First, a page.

WAWGD, INC. v. Sentinel Insurance Company, LTD. et al

Filing 31

ORDER Re Cross-Motions for Summary Judgment. Signed by Judge Cathy Ann Bencivengo on 9/29/2017. (mxn)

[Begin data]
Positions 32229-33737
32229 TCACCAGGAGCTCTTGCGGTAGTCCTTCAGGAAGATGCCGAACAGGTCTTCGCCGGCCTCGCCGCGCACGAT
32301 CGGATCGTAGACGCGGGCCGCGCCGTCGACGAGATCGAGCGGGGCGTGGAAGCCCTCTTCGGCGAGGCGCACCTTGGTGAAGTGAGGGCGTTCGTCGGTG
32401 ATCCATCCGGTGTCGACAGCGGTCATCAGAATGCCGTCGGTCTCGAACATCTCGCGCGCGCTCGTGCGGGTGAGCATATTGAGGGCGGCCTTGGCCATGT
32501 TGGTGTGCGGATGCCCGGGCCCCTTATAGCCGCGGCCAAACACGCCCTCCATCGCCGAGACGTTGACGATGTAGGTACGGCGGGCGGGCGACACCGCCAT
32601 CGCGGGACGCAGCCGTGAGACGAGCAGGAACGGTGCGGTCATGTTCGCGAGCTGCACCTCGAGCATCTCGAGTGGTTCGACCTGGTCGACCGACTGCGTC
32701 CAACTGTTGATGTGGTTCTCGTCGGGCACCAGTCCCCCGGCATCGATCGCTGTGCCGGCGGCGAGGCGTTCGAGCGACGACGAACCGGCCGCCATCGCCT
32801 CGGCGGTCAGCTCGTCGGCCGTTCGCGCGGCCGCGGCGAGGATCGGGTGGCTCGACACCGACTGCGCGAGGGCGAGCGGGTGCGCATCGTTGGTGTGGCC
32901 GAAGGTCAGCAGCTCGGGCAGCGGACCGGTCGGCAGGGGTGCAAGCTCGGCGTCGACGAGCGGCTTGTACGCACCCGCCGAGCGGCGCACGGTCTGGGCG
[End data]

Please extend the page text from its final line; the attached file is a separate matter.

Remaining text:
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1 2 3 4 5 6 7 8 UNITED STATES DISTRICT COURT 9 SOUTHERN DISTRICT OF CALIFORNIA 10 11 12 WAWGD, INC. dba FORESIGHT SPORTS, 15 16 ORDER RE CROSS-MOTIONS FOR SUMMARY JUDGMENT Plaintiff, 13 14 Case No.: 16-cv-2917-CAB-BGS v. SENTINEL INSURANCE COMPANY, Defendant. [Doc. Nos. 21, 22] 17 18 19 This insurance coverage and bad faith case is before the Court on the parties’ cross- 20 motions for summary judgment or partial summary judgment concerning Defendant 21 Sentinel Insurance Company’s (“Sentinel”) duty to defend and indemnify Plaintiff 22 WAWGD, Inc. d/b/a Foresight Sports (“Foresight”) in connection with a third party 23 complaint seeking defense and indemnification from Foresight by the defendants in a 24 patent infringement lawsuit filed against them. The motions have been fully briefed, and 25 the Court deems the motions suitable submission without oral argument. For the reasons 26 set forth below, the Court GRANTS Sentinel’s motion and DENIES Foresight’s motion. 27 28 1 16-cv-2917-CAB-BGS 1 I. 2 Background A. The Underlying Lawsuit 3 In 2015, Max Out Golf, LLC (“Max Out”) filed a lawsuit in federal court in Texas 4 against Roger Dunn, Inc., and GWNE, Inc. (together, “Dunn/GWNE”) alleging that 5 Dunn/GWNE had infringed two of Max Out’s patents with United States patent numbers 6 8,696,497 (the “‘497 Patent”) and 7,967,695 (the “‘695 Patent,” and together with the ‘497 7 Patent, the “Patents”). Max Out’s amended complaint alleged that Dunn/GWNE directly 8 infringed both Patents by “making, using, offering for sale, and/or selling a golf equipment 9 fitting system that uses advanced technology to objectively identify the optimum 10 equipment for the golfer and correct swing flaws so that the golfer can achieve optimum 11 performance on the golf course.” [Doc. No. 21-2 at ¶¶ 22, 34.] 12 In addition, Max Out alleged that Dunn/GWNE “are contributorily infringing, will 13 induce, are inducing and have induced infringement of one or more claims of ‘497 Patent 14 by offering to sell and selling golf club fitting services using GC2 and Foresight Sports’ 15 FSX FitModule, including current and preceding versions, to customers, buyers, sellers, 16 users and others who directly infringe the ‘497 Patent.” [Id. at ¶ 23.] Similarly, Max Out 17 alleged that Dunn/GWNE “are contributorily infringing, will induce, are inducing and have 18 induced infringement of one or more claims of ‘695 Patent by offering to sell and selling 19 golf club fitting services using GC2, Foresight launch monitor, FSX FitModule, Foresight 20 Performance Simulation, and/or Foresight Game Changer, including current and preceding 21 versions, to customers, buyers, sellers, users and others who directly infringe the ‘695 22 Patent.” [Id. at ¶ 35.] Max Out alleged that Dunn/GWNE’s “infringing activity has directly 23 and proximately caused damage to Plaintiff Max Out Golf, including loss of profits from 24 sales and/or licensing revenues it would have made but for the infringements.” [Id. at ¶¶ 25 27, 39.] 26 27 28 2 16-cv-2917-CAB-BGS 1 Dunn/GWNE filed a third-party complaint (“TPC”) against Foresight.1 The TPC 2 alleged that Dunn/GWNE were bringing it “based on Foresight’s warranty of non- 3 infringement and duty to indemnify [Dunn/GWNE] for Max Out Golf’s infringement 4 claims under the applicable Commercial Code provisions.” [Doc. No. 23-2 at 15, ¶ 2.] 5 The TPC also alleged that: 6  Dunn/GWNE’s indemnification claims “arise out of Max Out Golf’s patent 7 infringement allegations against [Dunn/GWNE] in this case.” [Id. at 16, ¶ 7.] 8  “Foresight warranted to [Dunn/GWNE] that its GC2 launch monitors and 9 other products were free of any rightful claim of infringement.” [Id. at 19 ¶ 10 26.] 11  “[Dunn/GWNE] are making Foresight a party to this action because of its 12 sales of allegedly infringing products to [Dunn/GWNE] and its ongoing 13 support of those products, which form the basis of Max Out Golf’s claims of 14 infringement of the ‘497 patent.” [Id. at 19 ¶ 30.] 15  “Foresight is made party to this suit because of its sales of allegedly infringing 16 products to GWNE and its ongoing support of those products, which form the 17 basis of Max Out Golf’s claims of infringement of the ‘695 patent.” [Id. at 20 18 ¶ 35.] 19 In the prayer for relief, the TPC asked for a “judgment that Foresight must indemnify 20 [Dunn/GWNE] for any and all costs, losses, liabilities, expenses (including attorneys’ 21 fees), judgments, and amounts actually and reasonably incurred based on Max Out Golf’s 22 23 24 25 26 27 28 The original third-party complaint actually listed “Foresight Sports, Inc.” as the third-party defendant. [Doc. No. 23-2 at 14.] An amended third-party complaint was later filed that was substantively identical aside from identifying WAWGD, Inc. d/b/a Foresight Sports as the third-party defendant. [Doc. No. 227.] In its opposition to Foresight’s motion, Sentinel states that Foresight never tendered this amended third-party complaint and that Foresight’s motion was the first time Sentinel had ever received a copy of the amended third-party complaint. [Doc. No. 23 at 10.] This issue is immaterial because the substantive allegations in both third-party complaints are identical and there is no coverage regardless of whether the amended third-party complaint was properly tendered. 1 3 16-cv-2917-CAB-BGS 1 patent infringement claims,” and for an award of damages equal to such amounts. [Id. at 2 21.] 3 B. The Policy 4 Foresight filed this insurance coverage and bad faith lawsuit contending that Sentinel 5 has a duty to defend and indemnify Foresight in connection with Dunn/GWNE’s TPC 6 pursuant to a Business Owners Policy (the “Policy”) Sentinel issued to Foresight. The 7 relevant insuring agreement states: 8 9 10 11 12 13 14 15 a. [Sentinel] will pay those sums that the insured becomes legally obligated to pay as damages because of “bodily injury”, “property damage” or “personal and advertising injury” to which this insurance applies. [Sentinel] will have the right and duty to defend the insured against any “suit” seeking those damages. . . . b. This insurance applies: (1) To “bodily injury” and “property damage” only if: (a) The “bodily injury” or “property damage” is caused by an “occurrence” that takes place in the “coverage territory”; (b) The “bodily injury” or “property damage” occurs during the policy period . . . . 16 17 18 19 20 21 22 23 24 25 26 27 [Doc. No. 21-4 at 69.] The Policy also contains a breach of contract exclusion that excludes coverage for property damage “for which the insured is obligated to pay damages by reason of the assumption of liability in a contract or agreement.” [Id. at 71.] However, this contract exclusion “does not apply to liability for damages because of . . . ‘property damage’ . . . that the insured would have in the absence of the contract or agreement.” [Id.] The Policy also contains a professional services exclusion, but a separate endorsement states that the PSE “does not apply to . . . ‘property damage’ . . . arising out of the insured’s ‘technology services.’” [Id. at 32, 74.] The Policy defines “occurrence” as “an accident, including continuous or repeated exposure to substantially the same general harmful conditions.” [Id. at 90.] “Property damage” is defined as: 28 4 16-cv-2917-CAB-BGS 1 2 3 4 5 a. Physical injury to tangible property, including all resulting loss of use of that property. All such loss of use shall be deemed to occur at the time of the physical injury that caused it; or b. Loss of use of tangible property that is not physically injured. All such loss of use shall be deemed to occur at the time of the “occurrence” that caused it. [Id. at 91.] 6 II. 7 The familiar summary judgment standard applies here. A party is entitled to 8 summary judgment “if the pleadings, depositions, answers to interrogatories, and 9 admissions on file, together with the affidavits, if any, show that there is no genuine issue 10 as to any material fact and that the moving party is entitled to a judgment as a matter of 11 law.” See Celotex Corp. v. Catrett, 477 U.S. 317, 322 (1986). To avoid summary 12 judgment, disputes must be both 1) material, meaning concerning facts that are relevant 13 and necessary and that might affect the outcome of the action under governing law, and 2) 14 genuine, meaning the evidence must be such that a reasonable jury could return a verdict 15 for the nonmoving party. Anderson v. Liberty Lobby, Inc., 477 U.S. 242, 248 (1986); Cline 16 v. Indus. Maint. Eng’g & Contracting Co., 200 F.3d 1223, 1229 (9th Cir. 2000) (citing 17 Anderson, 477 U.S. at 248). Legal Standard on Summary Judgment 18 The initial burden of establishing the absence of a genuine issue of material fact falls 19 on the moving party. See Celotex Corp., 477 U.S. at 322-323. If the moving party can 20 demonstrate that its opponent has not made a sufficient showing on an essential element of 21 his case, the burden shifts to the opposing party to set forth facts showing that a genuine 22 issue of disputed fact remains. Id. at 324. When ruling on a summary judgment motion, 23 the court must view all inferences drawn from the underlying facts in the light most 24 favorable to the nonmoving party. Matsushita Elec. Indus. Co. v. Zenith Radio Corp., 475 25 U.S. 574, 587 (1986). 26 III. 27 Neither party disputes that California law governs this insurance coverage dispute. 28 See, e.g., Intri-Plex Techs., Inc. v. Crest Group, Inc., 499 F.3d 1048, 1052 (9th Cir. 2007) California Law On the Interpretation of Insurance Policies 5 16-cv-2917-CAB-BGS 1 (stating that law of the forum state applies in diversity actions). Under California law, the 2 “interpretation of an insurance policy is a question of law” to be answered by the court. 3 Waller v. Truck Ins. Exch., Inc., 11 Cal. 4th 1, 18 (1995); see also LaGrassa v. Burlington 4 Ins. Co., 11-CV-2730-JAM-EFB, 2012 WL 5932959, at *3 (E.D. Cal. Nov. 27, 2012) 5 (“[I]nterpretation of insurance contracts raise questions of law and thus are particularly 6 amenable to summary judgment.”) (citation omitted). The “goal in construing insurance 7 contracts, as with contracts generally, is to give effect to the parties’ mutual intentions.” 8 Minkler v. Safeco Inc. Co., 49 Cal. 4th 315, 321 (2010) (quoting Bank of the West v. 9 Superior Court, 2 Cal. 4th 1254, 1264 (1992)). 10 To accomplish this goal, the court must “look first to the language of the contract in 11 order to ascertain its plain meaning or the meaning a layperson would ordinarily attach to 12 it.” Waller, 11 Cal. 4th at 18; see also Cont’l Cas. Co. v. City of Richmond, 763 F.2d 1076, 13 1080 (9th Cir. 1985) (“The best evidence of the intent of the parties is the policy 14 language.”). “The clear and explicit meaning of [the policy] provisions, interpreted in their 15 ordinary and popular sense, unless used by the parties in a technical sense or a special 16 meaning is given to them by usage, controls judicial interpretation.” Waller, 11 Cal. 4th at 17 18 (internal quotation marks and citations omitted); see also Minkler, 49 Cal. 4th at 321 18 (“If contractual language is clear and explicit, it governs.”) (citation omitted). 19 However, “[i]f the terms are ambiguous [i.e., susceptible of more than one 20 reasonable interpretation], [courts] interpret them to protect the objectively reasonable 21 expectations of the insured.” Minkler, 49 Cal. 4th at 321 (citations omitted); Smith Kandal 22 Real Estate v. Cont’l Cas. Co., 67 Cal. App. 4th 406, 415 (Cal. Ct. App. 1998) (“If the 23 policy is ambiguous because it is reasonably susceptible to more than one interpretation, 24 the ambiguity is construed in favor of coverage.”). That being said, “[c]ourts will not strain 25 to create an ambiguity where none exists.” Waller, 11 Cal. 4th at 18-19. “[I]f the meaning 26 a layperson would ascribe to contract language is not ambiguous, we apply that meaning.” 27 AIU Ins. Co. v. Superior Court, 51 Cal. 3d 807, 822 (1990). 28 6 16-cv-2917-CAB-BGS 1 There are two parts to any coverage analysis. First, “[b]efore even considering 2 exclusions, a court must examine the coverage provisions to determine whether a claim 3 falls within the policy terms.” Waller, 11 Cal. 4th at 16 (internal brackets and quotation 4 marks omitted). The insured bears the burden of proof in this regard, but the insuring 5 agreement language in a policy is interpreted broadly in favor of coverage. See AIU Ins., 6 51 Cal. 3d at 822 (“[W]e generally interpret coverage clauses of insurance policies broadly, 7 protecting the objectively reasonable expectations of the insured.”). If the insured proves 8 that the claim falls within the policy terms, the burden then shifts to the insurer to prove 9 that an exclusion applies. Waller, 11 Cal. 4th at 16; see also Raychem Corp. v. Fed. Ins. 10 Co., 853 F. Supp. 1170, 1175 (N.D. Cal. 1994) (“[T]he insurer bears the burden at trial of 11 proving that a statutory or policy exclusion or limitation applies.”). Exclusions “are 12 interpreted narrowly against the insurer.” Minkler, 49 Cal. 4th at 322. 13 The instant dispute concerns Sentinel’s duty to defend and duty to indemnify. 14 However, because the duty to defend “arises whenever a claim may potentially lead to 15 indemnity,” (Pension Trust Fund for Operating Engineers v. Fed. Ins. Co., 307 F.3d 944, 16 949 (9th Cir. 2002), if there is no duty to defend, then there is also no duty to indemnify. 17 Certain Underwriters at Lloyd’s of London v. Superior Court, 24 Cal. 4th 945, 961 (2001) 18 (“It is well settled that because the duty to defend is broader than the duty to indemnify, a 19 determination that there is no duty to defend automatically means that there is no duty to 20 indemnify.”) (internal ellipses, quotation marks and citation omitted). “In resolving the 21 question of whether a duty to defend arises under a policy, the insurer has a higher burden 22 than the insured. ‘[T]he insured need only show that the underlying claim may fall within 23 policy coverage; the insurer must prove it cannot.’” Pension Trust Fund, 307 F.3d at 949 24 (emphasis in original) (quoting Montrose Chem. Corp. v. Superior Court, 6 Cal. 4th 287, 25 300 (1993)). 26 IV. 27 In light of the foregoing, to establish the existence of a duty to defend under the 28 Policy, Foresight has the burden of establishing the TPC alleges facts that potentially could Discussion 7 16-cv-2917-CAB-BGS 1 lead to a covered claim. Foresight does not satisfy this burden because the allegations in 2 the TPC do not lead to any possible claim that would fall within the insuring agreement of 3 the Policy. 4 A. Property Damage 5 Foresight argues that in the TPC, Dunn/GWNE allege property damage arising out 6 of an occurrence during the Policy period and therefore falls within the insuring language 7 of the Policy. The allegations in the TPC do not support this argument. The TPC does not 8 allege that Dunn/GWNE suffered any property damage. 9 contractual indemnity claims, and the only damage it alleges is whatever Dunn/GWNE is 10 ordered to pay Max Out on its patent infringement claims, along with its other costs and 11 fees associated with Max Out’s lawsuit. There is no allegation in the TPC that Foresight’s 12 alleged express or implied agreement to indemnify Dunn/GWNE for patent infringement 13 claims actually caused any damage to, or loss of use of, the Foresight products 14 Dunn/GWNE had purchased. Rather, Dunn/GWNE seeks damages from Foresight for 15 economic harm due to Max Out’s patent infringement claims and Foresight’s failure to 16 indemnify Dunn/GWNE therefor. See generally Golden Eagle Ins. Corp. v. Cen-Fed, Ltd., 17 138 Cal. App. 4th 976, 987 (Cal. Ct. App. 2007) (holding that because underlying claims 18 were for economic harm due to a breach of contractual obligations, there was no property 19 damage or occurrence). These economic injuries do no constitute property damage 20 triggering coverage under the Policy. The TPC simply asserts 21 Foresight’s argument that “[i]t is readily inferable from the [TPC] that if 22 Dunn/GWNE’s breach of implied warranty claims were successful, Dunn/GWNE would 23 be subject to a potential ‘loss of use’ of the products it purchased from Foresight,” 2 and 24 25 26 27 28 2 As written, this argument is perplexing as it is unclear how Dunn/GWNE would be subject to a potential loss of use of the Foresight products if Dunn/GWNE’s breach of implied warranty claim were successful. Putting aside that there is no breach of implied warranty claim in either Max Out’s complaint or the TPC, the Court assumes that Foresight meant that Dunn/GWNE would be subject to a potential loss of use of the Foresight products if Max Out’s patent infringement claims against Dunn/GWNE were successful. 8 16-cv-2917-CAB-BGS 1 that the TPC “could have been amended to expressly state what was already clearly 2 implied” do not warrant a different outcome. [Doc. No. 26 at 16.] The TPC does not allege 3 loss of use of the Foresight products or seek any damages for any loss of use of the 4 Foresight products (or any other property for that matter); it only seeks defense and 5 indemnification from Foresight. Foresight “is not entitled to justify an argument for 6 coverage based on speculation about claims that have not been alleged or asserted.” Id. at 7 988. For a duty to defend to exist, the actual allegations in the TPC itself must actually 8 create the potential for coverage. Otherwise, every complaint ever filed would create a 9 duty to defend because it is always possible that the complaint could be amended to create 10 the potential for coverage. See generally Hurley Constr. Co. v. State Farm Fire & Cas. 11 Co., 10 Cal. App. 4th 533, 538 (1992). (“[T]he insured may not speculate about unpled 12 third party claims to manufacture coverage.”). 13 B. Occurrence 14 Moreover, even if the injury for which Dunn/GWNE sought recovery from Foresight 15 in the TPC constituted “property damage,” such property damage was not caused by an 16 “occurrence.” The Policy defines occurrence as an accident. “An accident, however, is 17 never present when the insured performs a deliberate act unless some additional, 18 unexpected, independent, and unforeseen happening occurs that produces the damage. . . . 19 Moreover, where the insured intended all of the acts that resulted in the victim’s injury, the 20 event may not be deemed an ‘accident’ merely because the insured did not intend to cause 21 injury.” Merced Mut. Ins. Co. v. Mendez, 213 Cal. App. 3d 41, 50 (Cal. Ct. App. 1989).3 22 Here, any injury alleged by Dunn/GWNE in the TPC was caused by Foresight’s 23 manufacture and sale of products to Dunn/GWNE and alleged breach of its warranty to 24 25 26 27 28 3 See also Shell Oil Co. v. Winterthur Swiss Ins. Co., 12 Cal. App. 4th 715, 750 (Cal. Ct. App. 1993) (noting that when “policies . . . define an ‘occurrence’ as ‘an accident, including ...,’ cover property damage ‘caused by’ an ‘occurrence’. . . an ‘occurrence’ is a causal event, defined as an “accident.” In this context, an ‘accident’ cannot mean unintended damage because the causal event also would be the result. Logically, a consequence cannot cause itself.”) 9 16-cv-2917-CAB-BGS 1 Dunn/GWNE that the products Foresight sold do not infringe any patents and alleged 2 agreement to indemnify Dunn/GWNE for infringement claims. [Doc. No. 23-2 at 15 ¶ 2, 3 16 ¶ 7, 19, ¶ 26.] Foresight’s manufacture and sale of the products to Dunn/GWNE, along 4 with its warranty that they do not infringe and indemnification agreement, were deliberate 5 and intentional acts, and there was no “additional, unexpected, independent, and 6 unforeseen happenings” (Mendez, 213 Cal. App. 3d at 50) that caused the infringement 7 alleged by Max Out or the indemnity obligation to Dunn/GWNE. That Foresight did not 8 intend to infringe the Patents or intend to actually have to indemnify Dunn/GWNE for Max 9 Out’s infringement claims does not mean that Dunn/GWNE’s injury was caused by an 10 accident. Cf. Alco Iron & Metal Co. v. Am. Int’l Specialty Lines Ins. Co., 911 F. Supp. 2d 11 844, 849 (N.D. Cal. 2012) (“Courts have routinely rejected the argument that a lack of 12 ‘intent to harm’ can transform otherwise volitional acts into accidents, finding that the term 13 ‘accident’ in this context refers to the insured's intent to commit the act giving rise to 14 liability, as opposed to his or her intent to cause the consequences of that act.”) (internal 15 quotation marks and citation omitted). In sum, “[t]he conduct giving rise to the underlying 16 action against [Foresight] is not an ‘accident’ and thus not an ‘occurrence’ within the 17 coverage provision. Because there is no potential basis for coverage, there is no duty to 18 defend.” Mendez, 213 Cal. App. 3d at 53. 19 C. Intellectual Property Exclusion 20 Having found that there is no potential for coverage based on the insuring agreement, 21 the Court need not consider any policy exclusions. Stanford Ranch, Inc. v. Md. Cas. Co., 22 89 F.3d 618, 627 (9th Cir. 1996) (“If coverage does not exist under the insuring agreement, 23 the inquiry is at an end.”). However, even if the TPC contained allegations creating the 24 potential for coverage with respect to the insuring agreement, Sentinel still would have no 25 duty to defend because the Policy contains an intellectual property exclusion that excludes 26 coverage for personal and advertising injury: 27 28 (a) Arising out of any actual or alleged infringement or violation of any intellectual property right, such as . . . patent . . .; or 10 16-cv-2917-CAB-BGS (b) Any injury or damage alleged in any claim or ‘suit’ that also alleges an infringement or violation of any intellectual property right . . ., regardless of whether this insurance would otherwise apply. 1 2 3 [Doc. No. 21-4 at 134 (emphasis added.] 4 The TPC was filed in a lawsuit that also includes allegations of patent infringement 5 implicating subpart (b) of this exclusion, which, contrary to Foresight’s argument, applies 6 to any injury or damage alleged in a lawsuit including a patent infringement claim, and is 7 therefore not limited to personal and advertising injury claims. The intellectual property 8 exclusion “establishes as a matter of law that [Foresight] is not entitled to a defense in 9 [connection with the TPC]. The policy language is clear and explicit and is, therefore, 10 dispositive.” Molecular Bioproducts, Inc. v. St. Paul Mercury Ins. Co., No. 03-0046- 11 IEG(LSP), 2003 WL 23198852, at *5 (S.D. Cal. July 9, 2003) (holding no duty to defend 12 in patent infringement suit based on similar exclusion language). More specifically, this 13 exclusion “clearly and unambiguously communicates that (1) personal and advertising 14 injury arising out of any actual or alleged infringement or violation of any intellectual 15 property right is excluded from the policy; (2) a [patent] is considered intellectual property; 16 and (3) any injury or damage alleged in a suit that also alleges an infringement or violation 17 of an intellectual property right is also excluded. [] The exclusion is valid and enforceable.” 18 Pinnacle Brokers Ins. Sols. LLC v. Sentinel Ins. Co., Ltd., No. 15-CV-02976-JST, 2015 19 WL 5159532, at *3 (N.D. Cal. Sept. 2, 2015) (holding no duty to defend lawsuit asserting 20 fifteen claims based on identical exclusion language because one of the fifteen claims was 21 for misappropriation of trade secrets). Accordingly, the intellectual property exclusion is 22 another reason why Sentinel did not have a duty to defend Foresight. 4 23 24 25 26 27 28 4 Tellingly, despite the fact that the coverage language in the Policy is fairly standard and patent infringement lawsuits are plentiful, Foresight does not cite to even one case where a court found that a general liability policy imposed a duty to defend a patent infringement lawsuit or a third party’s claim for indemnification related to a patent infringement lawsuit under the property damage insuring agreement of a general liability policy. Indeed, in many cases considering coverage for patent infringement claims under a general liability policy, the insured did not even argue for coverage under the property damage provision of the insuring agreement. See, e.g., Hyundai Motor Am. v. Nat'l Union Fire Ins. Co. of 11 16-cv-2917-CAB-BGS 1 D. Technology Services Endorsement 2 Because the TPC does not allege facts that create a potential for coverage under the 3 insuring agreements, Foresight’s argument that the Policy provides coverage pursuant to 4 the technology services endorsement is incorrect. The language on which Foresight 5 relies—that the “Professional Services” exclusion does not apply to property damage 6 arising out of Foresight’s “technology services,” is simply an exception to the professional 7 services exclusion. “Ordinarily, an exception to a policy exclusion does not create 8 coverage not otherwise available under the coverage clause.” Hurley Constr. Co., 10 Cal. 9 App. 4th at 540. As the Ninth Circuit explained: 10 11 12 13 14 15 While an insurer’s duty to defend is broad in scope, Montrose Chem. Corp. v. Superior Court, 6 Cal.4th 287, 295 (1993), proper coverage analysis begins by considering whether the policy’s insuring agreements create coverage for the disputed claim. See Stanford Ranch, Inc. v. Md. Cas. Co., 89 F.3d 618, 627 (9th Cir. 1996). If coverage exists, then the court considers whether any exclusions apply. If coverage does not exist, the inquiry ends. The exclusions are no longer part of the analysis because “they cannot expand the basic coverage granted in the insuring agreement.” Id. 19 The rule is no different for exceptions to exclusions. A “carve back” within an exclusionary provision merely restores already-existing coverage. “[T]here is no cure for a lack of coverage under the insuring clause. Even if the effect of an exception is to render a particular exclusion inoperative, the insured must still prove the loss is covered.” Old Republic Ins. Co. v. Superior Court, 66 Cal. App. 4th 128, 145 (Cal. Ct. App. 1998). 20 Sony Computer Entm’t Am. Inc. v. Am. Home Assur. Co., 532 F.3d 1007, 1017 (9th Cir. 21 2008). Accordingly, because Foresight has not established any potential for coverage 22 under the insuring agreement in the Policy, the technology services endorsement’s carve 23 back of the professional services agreement is immaterial. 16 17 18 24 25 26 27 28 Pittsburgh, PA, 600 F.3d 1092, 1098 (9th Cir. 2010) (holding that patent infringement suit created duty to defend for an “advertising injury”); Molecular Bioproducts, Inc., 2003 WL 23198852, at *5 (insured sought coverage based on personal and advertising injury insuring agreement). 12 16-cv-2917-CAB-BGS 1 V. 2 Because the TPC did not allege any facts that created the potential for a covered 3 claim, Sentinel had no duty to defend Foresight from Dunn/GWNE’s claims or to 4 indemnify Foresight for its settlement of those claims. In addition, because Sentinel did 5 not breach any coverage obligation, it did not breach the implied covenant of good faith 6 and fair dealing. Waller, 11 Cal. 4th at 36 (“It is clear that if there is no potential for 7 coverage and, hence, no duty to defend under the terms of the policy, there can be no action 8 for breach of the implied covenant of good faith and fair dealing because the covenant is 9 based on the contractual relationship between the insured and the insurer.”). Accordingly, 10 it is hereby ORDERED that Sentinel’s motion for summary is GRANTED and 11 Foresight’s motion for partial summary judgment is DENIED. The Clerk of Court is 12 instructed to CLOSE this case. Conclusion 13 It is SO ORDERED. 14 Dated: September 29, 2017 15 16 17 18 19 20 21 22 23 24 25 26 27 28 13 16-cv-2917-CAB-BGS